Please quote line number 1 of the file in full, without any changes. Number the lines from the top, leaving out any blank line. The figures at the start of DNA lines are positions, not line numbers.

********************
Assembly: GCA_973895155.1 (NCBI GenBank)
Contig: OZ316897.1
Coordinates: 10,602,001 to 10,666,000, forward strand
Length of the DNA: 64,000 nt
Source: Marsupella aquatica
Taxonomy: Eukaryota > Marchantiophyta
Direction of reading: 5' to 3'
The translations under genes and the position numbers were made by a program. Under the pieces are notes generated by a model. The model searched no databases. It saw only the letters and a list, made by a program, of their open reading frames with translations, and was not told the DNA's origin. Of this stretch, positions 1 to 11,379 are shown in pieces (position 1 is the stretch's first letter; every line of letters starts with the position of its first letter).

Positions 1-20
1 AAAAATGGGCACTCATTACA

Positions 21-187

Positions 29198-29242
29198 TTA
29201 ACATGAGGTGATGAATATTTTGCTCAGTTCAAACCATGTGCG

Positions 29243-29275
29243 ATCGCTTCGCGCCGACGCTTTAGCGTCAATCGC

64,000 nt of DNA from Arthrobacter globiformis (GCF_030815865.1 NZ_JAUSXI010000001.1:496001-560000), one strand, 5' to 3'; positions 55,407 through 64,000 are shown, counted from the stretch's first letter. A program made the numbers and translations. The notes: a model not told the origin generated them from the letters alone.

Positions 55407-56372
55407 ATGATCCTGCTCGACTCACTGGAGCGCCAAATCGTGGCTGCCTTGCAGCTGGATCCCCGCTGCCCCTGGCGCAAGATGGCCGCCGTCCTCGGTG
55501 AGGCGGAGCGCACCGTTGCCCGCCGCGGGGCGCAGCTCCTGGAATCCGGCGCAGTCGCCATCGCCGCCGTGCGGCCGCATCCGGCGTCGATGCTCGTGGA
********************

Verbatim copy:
Assembly: GCA_973895155.1 (NCBI GenBank)